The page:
Saturday, March 04, 2006

Suprising Information?

Long-time Maybe'ers and RAW fans are probably not strangers to the concept of "information equals suprise." Lately though, I've kind of found this idea a little... inaccurate might be the word. Not that there isn't a certain amount of truth to it, but suprise only gets you so far. If something is truly unexpected, do we have the framework to comprehend it? And if we don't comprehend it, is it really useful to think in terms of information?

Another favorite author of mine, Robert Pirsig, develops an idea in his book Lila (the follow-up to Zen and the Art of Motorcycle Maintenance), of static vs. dynamic. Too far into the dynamic range and things tend to break down, almost reminiscent of the "grey goo" scenario for nanotechnology that's gotten attention in recent years. Too far into the static range, and you have a tradition-bound, rigid environment that can't face anything unexpected. I think this idea has a certain amount of usefulness when thinking about RAW's "information = suprise" concept. Truly suprising strings of characters, when you didn't have any idea whatsoever what might come next, would, it seems to me, be pretty much incomprehensible. But in order to have information content, you would need some element of suprise, otherwise you're just repeating what you already know... kind of like a story that read:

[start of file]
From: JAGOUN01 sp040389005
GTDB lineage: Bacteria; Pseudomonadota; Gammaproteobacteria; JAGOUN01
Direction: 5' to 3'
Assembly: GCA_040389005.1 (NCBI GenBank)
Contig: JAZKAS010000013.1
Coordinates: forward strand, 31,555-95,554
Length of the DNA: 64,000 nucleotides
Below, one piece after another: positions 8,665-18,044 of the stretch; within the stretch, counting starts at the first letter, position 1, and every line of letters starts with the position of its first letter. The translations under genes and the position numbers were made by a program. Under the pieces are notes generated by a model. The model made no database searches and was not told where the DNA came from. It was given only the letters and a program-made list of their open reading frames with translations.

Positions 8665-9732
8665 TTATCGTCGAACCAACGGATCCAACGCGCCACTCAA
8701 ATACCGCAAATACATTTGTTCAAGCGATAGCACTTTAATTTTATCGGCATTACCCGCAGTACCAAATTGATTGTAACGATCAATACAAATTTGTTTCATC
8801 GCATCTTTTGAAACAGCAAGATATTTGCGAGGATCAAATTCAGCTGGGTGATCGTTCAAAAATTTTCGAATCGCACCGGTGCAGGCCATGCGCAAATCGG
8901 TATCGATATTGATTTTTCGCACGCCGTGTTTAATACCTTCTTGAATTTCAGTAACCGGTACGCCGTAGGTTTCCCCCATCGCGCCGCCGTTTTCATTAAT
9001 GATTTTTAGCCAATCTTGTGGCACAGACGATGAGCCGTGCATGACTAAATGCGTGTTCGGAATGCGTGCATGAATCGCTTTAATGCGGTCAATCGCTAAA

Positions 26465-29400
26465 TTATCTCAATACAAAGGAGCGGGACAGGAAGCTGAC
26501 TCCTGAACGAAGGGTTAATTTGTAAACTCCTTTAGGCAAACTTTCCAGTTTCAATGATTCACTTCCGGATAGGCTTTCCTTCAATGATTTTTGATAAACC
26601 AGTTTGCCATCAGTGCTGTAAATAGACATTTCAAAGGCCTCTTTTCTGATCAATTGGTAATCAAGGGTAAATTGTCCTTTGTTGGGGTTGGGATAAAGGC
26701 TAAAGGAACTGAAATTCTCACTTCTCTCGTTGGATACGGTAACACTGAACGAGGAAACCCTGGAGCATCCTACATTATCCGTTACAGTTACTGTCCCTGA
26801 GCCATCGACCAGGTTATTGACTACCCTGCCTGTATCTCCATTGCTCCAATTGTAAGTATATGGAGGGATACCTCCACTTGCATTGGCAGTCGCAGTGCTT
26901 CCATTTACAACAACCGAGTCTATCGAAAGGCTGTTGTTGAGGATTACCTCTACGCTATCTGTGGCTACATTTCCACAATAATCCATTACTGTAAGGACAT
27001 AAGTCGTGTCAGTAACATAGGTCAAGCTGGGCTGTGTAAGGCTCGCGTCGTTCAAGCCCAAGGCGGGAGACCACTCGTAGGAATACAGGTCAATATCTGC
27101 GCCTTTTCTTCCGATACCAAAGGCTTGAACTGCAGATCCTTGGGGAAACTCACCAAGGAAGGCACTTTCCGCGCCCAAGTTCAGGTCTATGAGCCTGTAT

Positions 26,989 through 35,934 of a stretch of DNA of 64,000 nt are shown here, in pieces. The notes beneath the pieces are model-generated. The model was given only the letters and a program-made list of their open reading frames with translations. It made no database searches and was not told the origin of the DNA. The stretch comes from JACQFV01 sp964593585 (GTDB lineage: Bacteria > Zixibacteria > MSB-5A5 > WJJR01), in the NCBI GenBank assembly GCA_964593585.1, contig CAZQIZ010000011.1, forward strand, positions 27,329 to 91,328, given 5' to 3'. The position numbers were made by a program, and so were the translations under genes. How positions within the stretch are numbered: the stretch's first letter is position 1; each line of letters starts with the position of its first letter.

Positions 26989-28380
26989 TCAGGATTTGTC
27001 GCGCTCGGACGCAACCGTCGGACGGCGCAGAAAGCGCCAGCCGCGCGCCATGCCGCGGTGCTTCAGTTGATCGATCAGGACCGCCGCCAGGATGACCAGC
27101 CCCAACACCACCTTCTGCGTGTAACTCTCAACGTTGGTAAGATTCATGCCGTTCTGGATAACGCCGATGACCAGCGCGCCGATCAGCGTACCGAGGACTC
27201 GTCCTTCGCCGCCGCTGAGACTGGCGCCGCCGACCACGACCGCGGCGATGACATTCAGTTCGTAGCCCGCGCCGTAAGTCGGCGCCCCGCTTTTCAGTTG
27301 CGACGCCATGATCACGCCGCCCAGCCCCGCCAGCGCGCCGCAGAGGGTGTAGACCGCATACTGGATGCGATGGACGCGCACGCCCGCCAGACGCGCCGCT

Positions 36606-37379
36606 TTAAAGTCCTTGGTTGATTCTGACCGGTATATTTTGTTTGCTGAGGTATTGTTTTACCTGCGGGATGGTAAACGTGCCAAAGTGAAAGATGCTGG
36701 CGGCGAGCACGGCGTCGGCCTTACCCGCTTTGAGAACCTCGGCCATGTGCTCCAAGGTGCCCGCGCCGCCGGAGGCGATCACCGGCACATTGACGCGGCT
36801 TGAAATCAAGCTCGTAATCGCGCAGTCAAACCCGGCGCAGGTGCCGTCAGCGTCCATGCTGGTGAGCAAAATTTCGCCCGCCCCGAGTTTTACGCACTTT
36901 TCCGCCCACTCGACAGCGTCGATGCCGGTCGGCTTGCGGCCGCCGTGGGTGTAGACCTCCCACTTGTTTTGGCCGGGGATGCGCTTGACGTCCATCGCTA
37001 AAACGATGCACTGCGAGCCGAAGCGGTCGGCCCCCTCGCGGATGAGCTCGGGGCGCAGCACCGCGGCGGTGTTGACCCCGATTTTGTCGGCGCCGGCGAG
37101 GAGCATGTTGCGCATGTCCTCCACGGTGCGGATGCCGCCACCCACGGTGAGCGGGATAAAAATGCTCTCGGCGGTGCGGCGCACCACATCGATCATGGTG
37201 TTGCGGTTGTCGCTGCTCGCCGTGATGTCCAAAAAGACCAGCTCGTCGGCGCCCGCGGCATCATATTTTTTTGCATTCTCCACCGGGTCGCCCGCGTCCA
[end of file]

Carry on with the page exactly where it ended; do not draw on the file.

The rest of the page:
This is the first sentence of my first paragraph of my story. This is the second sentence of the first paragraph of my story.
So, it's not that I really disagree that "information = suprise" but more that I think the concept needs a little more clarification. Perhaps that information would seem to be made up of a communication medium that follows certain guidelines to direct our thinking towards the suprise, or new content we didn't expect. It reminds me a little of a quote I always liked in (I think this is where I saw it) Kurt Vonnegut's Slaughterhouse Five, critizing Einstein's theory, e=mc2, that there needs to be an A in there for AWARENESS, without which the others don't really matter. If information is totally suprise, we'd be almost stuck in a state of total amazement. I think a better way to think of it would be as a symphony, with some notes that are more dynamic, some that are more static, that together create the "warp and weave" of the music.

1 comment:

Bogus Magus said...

I think you have a point, Arkiver, as a lot of us use this slogan (to the point where it does not contain much surprise any more!)

Another take on it (from Shannon) goes "we can define information as that which reduces uncertainty" and I suppose (say) statistical results may confirm expectations and still contain information, perhaps just not as much information as a 'blip' in the Bell Curve might.

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